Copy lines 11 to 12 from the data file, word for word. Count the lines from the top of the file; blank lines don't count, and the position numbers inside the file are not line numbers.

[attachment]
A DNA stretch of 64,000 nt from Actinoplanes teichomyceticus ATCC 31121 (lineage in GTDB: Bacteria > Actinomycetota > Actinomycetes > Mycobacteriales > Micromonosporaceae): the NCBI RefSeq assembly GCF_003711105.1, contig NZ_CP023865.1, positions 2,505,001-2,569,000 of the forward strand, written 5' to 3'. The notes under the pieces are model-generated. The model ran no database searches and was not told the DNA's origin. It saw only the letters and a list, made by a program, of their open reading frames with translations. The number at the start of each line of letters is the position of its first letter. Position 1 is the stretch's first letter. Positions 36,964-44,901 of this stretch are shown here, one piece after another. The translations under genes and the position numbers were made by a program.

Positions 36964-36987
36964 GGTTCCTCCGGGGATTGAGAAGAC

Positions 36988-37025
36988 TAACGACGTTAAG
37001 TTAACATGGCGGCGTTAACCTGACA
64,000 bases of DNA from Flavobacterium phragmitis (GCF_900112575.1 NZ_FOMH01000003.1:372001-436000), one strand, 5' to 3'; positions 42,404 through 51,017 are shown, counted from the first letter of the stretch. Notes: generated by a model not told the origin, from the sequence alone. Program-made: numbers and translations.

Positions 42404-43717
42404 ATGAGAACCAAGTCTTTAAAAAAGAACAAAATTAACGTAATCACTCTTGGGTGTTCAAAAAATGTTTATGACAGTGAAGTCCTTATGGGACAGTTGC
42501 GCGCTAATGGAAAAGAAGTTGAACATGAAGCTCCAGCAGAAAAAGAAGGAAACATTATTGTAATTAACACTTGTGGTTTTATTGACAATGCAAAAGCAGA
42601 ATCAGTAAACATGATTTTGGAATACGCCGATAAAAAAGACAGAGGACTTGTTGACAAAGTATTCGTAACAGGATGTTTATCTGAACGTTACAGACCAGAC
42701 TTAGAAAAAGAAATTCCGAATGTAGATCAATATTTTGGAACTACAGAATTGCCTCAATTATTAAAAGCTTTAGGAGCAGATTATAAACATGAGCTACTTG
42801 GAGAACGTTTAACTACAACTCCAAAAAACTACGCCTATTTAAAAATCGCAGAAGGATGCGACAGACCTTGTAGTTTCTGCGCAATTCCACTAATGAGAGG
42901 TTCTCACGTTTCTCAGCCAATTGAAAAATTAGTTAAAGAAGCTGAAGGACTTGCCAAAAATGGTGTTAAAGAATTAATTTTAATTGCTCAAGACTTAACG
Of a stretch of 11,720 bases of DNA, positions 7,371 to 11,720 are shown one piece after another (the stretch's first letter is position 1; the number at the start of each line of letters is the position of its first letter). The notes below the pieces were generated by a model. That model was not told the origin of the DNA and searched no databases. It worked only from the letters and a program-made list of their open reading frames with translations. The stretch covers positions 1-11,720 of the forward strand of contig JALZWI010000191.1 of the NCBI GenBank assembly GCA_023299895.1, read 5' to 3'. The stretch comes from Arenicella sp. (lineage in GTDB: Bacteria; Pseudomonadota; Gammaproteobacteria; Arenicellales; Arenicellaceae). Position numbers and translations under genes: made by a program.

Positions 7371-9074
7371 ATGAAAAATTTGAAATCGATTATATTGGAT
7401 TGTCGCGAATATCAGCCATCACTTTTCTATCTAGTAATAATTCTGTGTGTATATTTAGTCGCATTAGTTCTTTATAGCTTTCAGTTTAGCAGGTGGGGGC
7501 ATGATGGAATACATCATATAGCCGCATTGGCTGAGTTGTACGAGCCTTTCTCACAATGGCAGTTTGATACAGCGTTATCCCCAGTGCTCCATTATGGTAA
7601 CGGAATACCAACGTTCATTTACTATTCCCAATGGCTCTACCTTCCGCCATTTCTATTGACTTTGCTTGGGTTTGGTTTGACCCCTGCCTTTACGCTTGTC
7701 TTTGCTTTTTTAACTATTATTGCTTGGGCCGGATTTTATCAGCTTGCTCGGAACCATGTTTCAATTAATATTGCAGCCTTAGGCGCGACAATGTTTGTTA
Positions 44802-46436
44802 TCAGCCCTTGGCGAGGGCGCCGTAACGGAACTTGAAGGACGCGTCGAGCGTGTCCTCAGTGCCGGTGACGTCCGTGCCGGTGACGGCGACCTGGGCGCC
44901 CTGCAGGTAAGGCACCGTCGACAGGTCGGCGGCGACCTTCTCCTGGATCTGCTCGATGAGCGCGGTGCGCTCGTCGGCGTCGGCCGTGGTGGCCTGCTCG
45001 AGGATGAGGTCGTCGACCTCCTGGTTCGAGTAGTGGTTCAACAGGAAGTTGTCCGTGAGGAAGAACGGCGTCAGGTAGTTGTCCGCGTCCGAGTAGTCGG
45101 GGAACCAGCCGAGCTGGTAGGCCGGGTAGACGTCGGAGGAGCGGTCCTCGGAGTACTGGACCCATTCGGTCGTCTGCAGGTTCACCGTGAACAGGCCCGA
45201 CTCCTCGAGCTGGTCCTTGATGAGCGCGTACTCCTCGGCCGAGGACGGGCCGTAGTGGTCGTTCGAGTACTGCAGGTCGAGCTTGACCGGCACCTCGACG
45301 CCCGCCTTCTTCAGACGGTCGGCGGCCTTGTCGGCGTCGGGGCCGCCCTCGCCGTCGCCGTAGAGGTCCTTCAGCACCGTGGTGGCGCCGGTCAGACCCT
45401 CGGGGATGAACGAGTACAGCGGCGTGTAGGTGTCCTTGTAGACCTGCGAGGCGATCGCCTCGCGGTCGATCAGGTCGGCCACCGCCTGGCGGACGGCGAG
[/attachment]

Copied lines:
42601 ATCAGTAAACATGATTTTGGAATACGCCGATAAAAAAGACAGAGGACTTGTTGACAAAGTATTCGTAACAGGATGTTTATCTGAACGTTACAGACCAGAC
42701 TTAGAAAAAGAAATTCCGAATGTAGATCAATATTTTGGAACTACAGAATTGCCTCAATTATTAAAAGCTTTAGGAGCAGATTATAAACATGAGCTACTTG